Speaking at Cibus Tec in Parma, Italy, last week (October 25-28), the entrepreneur said the juice industry is ‘being tarnished with the same brush as Pepsi or Coca-Cola, and is under attack’.
Juice as an ingredient
His company, established in 1987, is one of the UK’s biggest blenders of apple juice, but has now changed its business model focusing on R&D in juices as an ingredient.
Berryman said the firm is a small company, which employs up to 35 people. It suffered a set-back when a fire nearly destroyed its factory two years’ ago but has now moved into new premises.
“Fruit juice consumption is going down. It’s a tough time for the industry. One of the reasons we hear is that fruit juices are unhealthy and there are a lot of Government campaigns about sugar,” he said.
“One of the things we have to do is explain in a new way why juice can be good for you. We have to listen to our customers - supermarkets say: 'we only supply what customers want', but that is a lie.
"When it comes to ‘new’ things, customers don’t know what is not known. Not all ideas work but we have to come up with the ‘unknown’ to be flexible and innovative.”
Not all fruit juice consumption is down, added Berryman. Apple juice concentrate made in China and Poland is driving the global market.
“We should call the tax on sugar a drinks’ tax not a sugar tax. We are not a soft drink manufacturer. WHO (World Health Organization) claims sugar-sweetened beverages make children fat,” he said.
“It is a problem but we have to try and think about it from the perspective of working in a fruit juice business - are we guilty? Fruit juices come from fruit, our early ancestors lived on fruit as ‘Frugivores’, that’s what we descend from, that suggests fruit is quite good for us, and our bodies are better at dealing with it.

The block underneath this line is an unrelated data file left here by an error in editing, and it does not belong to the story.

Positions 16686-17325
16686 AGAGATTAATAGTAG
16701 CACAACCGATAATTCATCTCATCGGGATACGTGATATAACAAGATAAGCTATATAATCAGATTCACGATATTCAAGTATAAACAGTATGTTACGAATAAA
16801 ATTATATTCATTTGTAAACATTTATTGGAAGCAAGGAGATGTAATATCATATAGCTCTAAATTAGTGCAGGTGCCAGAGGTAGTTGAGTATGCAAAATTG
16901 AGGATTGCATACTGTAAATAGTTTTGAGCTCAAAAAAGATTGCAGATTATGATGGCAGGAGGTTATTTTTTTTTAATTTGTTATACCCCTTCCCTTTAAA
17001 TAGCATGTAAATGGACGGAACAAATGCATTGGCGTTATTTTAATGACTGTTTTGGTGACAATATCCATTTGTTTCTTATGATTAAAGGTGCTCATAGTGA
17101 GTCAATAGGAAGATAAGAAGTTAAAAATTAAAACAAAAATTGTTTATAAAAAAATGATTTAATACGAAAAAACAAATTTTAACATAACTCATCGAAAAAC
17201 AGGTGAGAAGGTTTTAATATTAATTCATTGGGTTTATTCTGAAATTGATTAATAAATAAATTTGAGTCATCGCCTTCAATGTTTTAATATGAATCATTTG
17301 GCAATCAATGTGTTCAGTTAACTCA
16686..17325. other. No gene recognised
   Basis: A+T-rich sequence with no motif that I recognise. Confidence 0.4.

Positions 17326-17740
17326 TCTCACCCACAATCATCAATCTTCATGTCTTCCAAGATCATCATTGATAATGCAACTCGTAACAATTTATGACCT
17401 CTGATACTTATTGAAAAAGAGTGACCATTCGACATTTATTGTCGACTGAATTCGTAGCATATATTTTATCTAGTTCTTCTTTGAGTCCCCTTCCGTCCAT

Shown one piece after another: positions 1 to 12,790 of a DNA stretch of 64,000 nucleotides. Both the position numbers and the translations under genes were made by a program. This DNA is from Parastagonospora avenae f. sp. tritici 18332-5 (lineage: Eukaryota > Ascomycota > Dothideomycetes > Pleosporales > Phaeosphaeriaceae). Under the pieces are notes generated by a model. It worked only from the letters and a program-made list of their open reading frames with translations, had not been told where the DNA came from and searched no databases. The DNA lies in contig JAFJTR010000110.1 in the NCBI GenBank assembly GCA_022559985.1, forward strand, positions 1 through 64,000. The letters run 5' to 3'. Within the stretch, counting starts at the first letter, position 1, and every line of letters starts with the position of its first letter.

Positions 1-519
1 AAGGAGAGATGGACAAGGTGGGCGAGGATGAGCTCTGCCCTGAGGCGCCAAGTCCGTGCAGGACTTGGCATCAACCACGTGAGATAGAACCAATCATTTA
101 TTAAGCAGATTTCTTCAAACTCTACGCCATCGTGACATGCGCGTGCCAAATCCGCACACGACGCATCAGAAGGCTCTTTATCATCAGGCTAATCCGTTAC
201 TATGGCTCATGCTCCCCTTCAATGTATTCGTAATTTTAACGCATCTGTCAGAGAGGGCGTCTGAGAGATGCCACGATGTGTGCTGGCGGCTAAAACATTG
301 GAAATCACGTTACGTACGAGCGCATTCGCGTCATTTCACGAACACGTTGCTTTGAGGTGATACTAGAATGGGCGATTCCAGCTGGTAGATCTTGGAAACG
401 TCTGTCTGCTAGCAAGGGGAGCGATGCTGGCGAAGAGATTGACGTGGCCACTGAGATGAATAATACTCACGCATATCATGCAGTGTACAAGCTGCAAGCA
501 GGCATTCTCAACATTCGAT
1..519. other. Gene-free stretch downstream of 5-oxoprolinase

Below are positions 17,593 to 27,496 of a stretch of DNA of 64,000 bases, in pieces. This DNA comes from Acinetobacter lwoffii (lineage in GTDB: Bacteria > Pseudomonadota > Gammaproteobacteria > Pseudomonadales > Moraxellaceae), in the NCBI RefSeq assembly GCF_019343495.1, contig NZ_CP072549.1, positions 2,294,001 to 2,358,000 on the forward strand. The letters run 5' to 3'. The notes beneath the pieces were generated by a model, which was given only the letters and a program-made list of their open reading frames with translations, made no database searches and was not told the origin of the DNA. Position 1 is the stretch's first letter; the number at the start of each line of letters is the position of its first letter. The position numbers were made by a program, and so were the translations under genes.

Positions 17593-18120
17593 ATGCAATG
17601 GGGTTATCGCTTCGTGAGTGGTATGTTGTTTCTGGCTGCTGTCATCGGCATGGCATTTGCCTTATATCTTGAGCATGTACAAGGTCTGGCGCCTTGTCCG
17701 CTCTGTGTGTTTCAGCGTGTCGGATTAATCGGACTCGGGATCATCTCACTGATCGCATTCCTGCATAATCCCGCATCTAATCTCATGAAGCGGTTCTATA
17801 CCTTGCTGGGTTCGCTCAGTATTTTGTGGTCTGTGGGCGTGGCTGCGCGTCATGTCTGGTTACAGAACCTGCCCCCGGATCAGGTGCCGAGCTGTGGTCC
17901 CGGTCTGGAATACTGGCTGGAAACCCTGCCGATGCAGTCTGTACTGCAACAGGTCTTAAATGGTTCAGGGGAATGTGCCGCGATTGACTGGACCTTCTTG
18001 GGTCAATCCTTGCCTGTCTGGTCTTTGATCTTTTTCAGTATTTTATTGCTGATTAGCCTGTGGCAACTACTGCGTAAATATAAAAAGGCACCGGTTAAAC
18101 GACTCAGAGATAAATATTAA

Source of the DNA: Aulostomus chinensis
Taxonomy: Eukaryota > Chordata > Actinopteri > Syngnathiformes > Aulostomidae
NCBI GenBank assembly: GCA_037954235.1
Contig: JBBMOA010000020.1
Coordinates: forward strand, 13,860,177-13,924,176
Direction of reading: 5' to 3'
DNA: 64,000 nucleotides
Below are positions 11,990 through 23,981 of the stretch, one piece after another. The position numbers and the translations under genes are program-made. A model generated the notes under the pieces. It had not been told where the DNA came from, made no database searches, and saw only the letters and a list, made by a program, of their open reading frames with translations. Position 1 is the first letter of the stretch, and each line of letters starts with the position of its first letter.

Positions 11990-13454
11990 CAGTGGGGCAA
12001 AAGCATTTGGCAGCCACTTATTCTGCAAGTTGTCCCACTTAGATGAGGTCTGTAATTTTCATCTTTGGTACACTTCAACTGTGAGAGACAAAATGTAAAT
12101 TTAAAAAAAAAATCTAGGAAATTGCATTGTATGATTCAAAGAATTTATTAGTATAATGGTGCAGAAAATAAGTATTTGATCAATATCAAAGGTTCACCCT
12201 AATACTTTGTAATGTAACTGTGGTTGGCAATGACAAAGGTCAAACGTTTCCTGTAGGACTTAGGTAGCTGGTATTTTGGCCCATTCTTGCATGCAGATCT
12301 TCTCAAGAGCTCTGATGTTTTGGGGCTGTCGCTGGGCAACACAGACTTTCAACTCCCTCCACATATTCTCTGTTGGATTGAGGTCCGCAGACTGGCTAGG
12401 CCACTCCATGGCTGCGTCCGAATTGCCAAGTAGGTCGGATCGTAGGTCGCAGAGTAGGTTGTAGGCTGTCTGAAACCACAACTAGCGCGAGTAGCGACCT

“We would die without sugar, the only energy that drives living creatures is photosynthesis, our body ultimately turns what we eat into sugar, to get energy. What we are dealing with is vital to life.”
Berryman said the problem surrounding the debate today is ‘to do with the rush of sugar’ and ‘how quickly sugar gets into your bloodstream’.
“Too much is a problem,” he added.
Referring to an experiment by UK doctor Michael Mosby, who tested people’s eyes after drinking fruit juice smoothies, he found people had improved eyesight after consumption of smoothies with certain foods such as spinach, otherwise known as ‘Zeaxanthin’.
“Manufacturers need to innovate by blending different ingredients such as spinach, vegetables with apple juice, which people can recognize as being healthy,” he said.
In another experiment, Northumberland University found cherry juice reduced blood pressure within three hours, he added.
“The most feared disease in the UK is Alzheimer’s,” he said, “But in Okinawa, Japan, where people live the longest with a population of 740 centenarians, Alzheimer’s is rare.
“The island has traditionally had a daily intake of purple sweet potato, which belongs to the same family as red cherries and is full of anthocyanins, a root crop with less acid in it. Anthocyanin is also present in red grapes.
“We know they have an effect on our longevity, if it’s red and green juice it looks good and tastes good. Not many people know cloudy NFC (Not From Concentrate) has more antioxidant activity than NFC orange juice. People drink orange juice for its vitamin C, but when you put all the good things together in apple juice it has more of an effect.”
Juice manufacturers need to think about having less sugar, smaller portions, smaller bottles, and reducing the calories (such as by using natural sweetener Stevia), added Berryman. He said manufacturers are responding to what people are saying.
Pointing to an article by the Wall Street Journal, ‘Smaller Sizes Add Pop To Soda Sales’, he says smaller portion sizes have helped companies to make more money.